Birthdays have always been a big deal to me. I’m not sure why, but I’ve never grown out of waking up and believing that my birthday was a day to be celebrated. Some say this is because I am only 28… but we’ll talk to them again when I am 48 and 68… Lord willing.On January 5, 2008, I did indeed turn 28. I woke up next to my new husband and believed…hoped… prayed that my birthday would be a day to be celebrated. We were in
So that Saturday morning I awoke, stretched and got ready to run. I put on the lucky running socks Jason had given me for our very first marathon together the previous year. I put on my running tights, a pink short-sleeved camo running shirt (also from Jason), and a long sleeved white shirt over that. I clipped my hair back, made sure my watch and ipod were in working order, and put a few skittles into the key pocket of my pants. I pinned on my race number and was ready to go.
We drove 2 miles down the road to the stadium parking lot near the start line of the race. We stretched, watched the crowd around us, and Jason gave me the standard 3 pre-race kisses before heading to the front of the pack.
I stood amidst the crowd as we listened to a local minister say a prayer for our safety. He encouraged us to run the race set before us with perseverance, and I vowed to do so. A blues musician played the National Anthem on his guitar and, as always, I got a lump in my throat as we said the Pledge of Allegiance. I was proud of my country, proud to be a runner, and thankful to have the strength and desire to be in
The starting shot was fired. It was time to run.
My goal was to beat my previous personal record, which was 4:49 in
When I reached mile 18, I was growing weary, but not discouragingly so. I felt strong enough to hold my pace and I was excited about that. Because, in my already delinquent mathematics skills, I somehow believed that at mile 18 I only had 6 miles to go. Sans marathon, I am already mathematically challenged and need the use of my fingers to help with addition and subtraction. But add 18 miles to that and all ability for that sort of brain work leaves completely. I do not know WHY I thought I only had 6 more miles…but I remember believing it whole heartedly and following that with the belief that I was indeed a much-improved runner.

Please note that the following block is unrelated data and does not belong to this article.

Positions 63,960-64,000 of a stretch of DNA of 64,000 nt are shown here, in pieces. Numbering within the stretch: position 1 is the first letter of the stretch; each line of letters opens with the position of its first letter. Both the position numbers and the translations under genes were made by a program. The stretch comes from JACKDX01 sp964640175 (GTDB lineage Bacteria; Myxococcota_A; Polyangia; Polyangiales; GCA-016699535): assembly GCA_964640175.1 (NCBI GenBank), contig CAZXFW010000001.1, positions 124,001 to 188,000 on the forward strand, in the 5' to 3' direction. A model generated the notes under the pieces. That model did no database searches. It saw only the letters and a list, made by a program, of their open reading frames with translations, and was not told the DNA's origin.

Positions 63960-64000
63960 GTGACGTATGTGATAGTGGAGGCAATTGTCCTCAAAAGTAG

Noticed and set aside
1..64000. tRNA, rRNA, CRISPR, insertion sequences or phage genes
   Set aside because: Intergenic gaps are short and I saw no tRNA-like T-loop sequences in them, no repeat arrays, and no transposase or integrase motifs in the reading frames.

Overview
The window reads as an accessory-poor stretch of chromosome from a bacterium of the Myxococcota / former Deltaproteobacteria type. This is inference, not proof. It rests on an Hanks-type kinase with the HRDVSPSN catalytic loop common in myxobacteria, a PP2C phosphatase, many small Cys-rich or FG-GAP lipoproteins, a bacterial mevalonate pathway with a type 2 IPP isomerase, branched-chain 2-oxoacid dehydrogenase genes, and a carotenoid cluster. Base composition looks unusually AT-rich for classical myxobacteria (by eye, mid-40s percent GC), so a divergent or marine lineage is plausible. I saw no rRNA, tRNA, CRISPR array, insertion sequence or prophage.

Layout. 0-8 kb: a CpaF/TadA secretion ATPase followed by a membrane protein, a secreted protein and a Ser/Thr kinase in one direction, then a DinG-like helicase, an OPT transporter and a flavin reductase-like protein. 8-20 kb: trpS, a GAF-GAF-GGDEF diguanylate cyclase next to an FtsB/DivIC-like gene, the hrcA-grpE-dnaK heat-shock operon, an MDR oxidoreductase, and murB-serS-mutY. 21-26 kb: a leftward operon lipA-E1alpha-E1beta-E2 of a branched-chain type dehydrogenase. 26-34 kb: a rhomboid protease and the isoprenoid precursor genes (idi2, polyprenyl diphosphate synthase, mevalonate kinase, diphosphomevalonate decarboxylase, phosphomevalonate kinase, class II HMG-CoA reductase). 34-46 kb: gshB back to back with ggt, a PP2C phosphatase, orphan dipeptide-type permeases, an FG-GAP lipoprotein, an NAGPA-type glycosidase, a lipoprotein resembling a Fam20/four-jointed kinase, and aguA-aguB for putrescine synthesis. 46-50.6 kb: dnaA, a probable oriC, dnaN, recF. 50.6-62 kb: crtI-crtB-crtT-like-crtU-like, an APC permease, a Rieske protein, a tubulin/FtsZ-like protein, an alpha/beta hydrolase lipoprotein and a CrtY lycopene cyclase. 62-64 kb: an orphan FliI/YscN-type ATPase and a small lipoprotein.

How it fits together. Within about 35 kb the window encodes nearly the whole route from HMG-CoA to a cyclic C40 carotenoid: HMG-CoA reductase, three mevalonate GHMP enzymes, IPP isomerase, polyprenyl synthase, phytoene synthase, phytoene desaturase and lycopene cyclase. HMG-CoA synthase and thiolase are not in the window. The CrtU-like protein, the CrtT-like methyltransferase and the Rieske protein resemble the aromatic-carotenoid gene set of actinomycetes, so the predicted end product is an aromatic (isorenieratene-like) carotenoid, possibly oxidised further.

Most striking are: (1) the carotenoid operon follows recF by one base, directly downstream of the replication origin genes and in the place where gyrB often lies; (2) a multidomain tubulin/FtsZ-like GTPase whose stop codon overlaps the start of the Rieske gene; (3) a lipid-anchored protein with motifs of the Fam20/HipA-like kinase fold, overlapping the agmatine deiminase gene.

This was a great disappointment when I reached mile 20 and realized that 26 minus 20 was 6…and NOW I had 6 more miles to run.
I looked at my watch. I was still within reach of my goal, but I could not slow down at ALL… and yet I was slowing down!
I pressed on. At mile 23 I told myself to dig deep…and I answered myself, “Dig deep for WHAT?”
The weather was good, but a bit windy. The course was a good one, but full of hills so that the runners were constantly going up and down, up and down. We had a flat stretch until we reached mile 23 and then the hills returned. And I loathed them, but fought anyway.
At mile 25 I caught site of a familiar red toboggan and Jason fell into step beside me. I smiled at him and told him I didn’t have anything left. “I’ve given all I’ve got.” There was a slight pause as he looked at me and said, “Well, you’re going to have to give a bit more. You have one more hurtle and then you’re there.”
I knew he meant the hill I’d already heard about. I reached it and concentrated on putting one foot in front of the other. I couldn’t stop, I couldn’t slow. I looked at my watch and knew if I didn’t see the finish line soon, I would not reach my goal. And I HAD to make it. It was my birthday!
I did make it. I rounded the corner and there it was. They said my name and I threw my hands in the air as I crossed the finish in 4:43. It was the perfect birthday present. It was exactly what I’d wanted.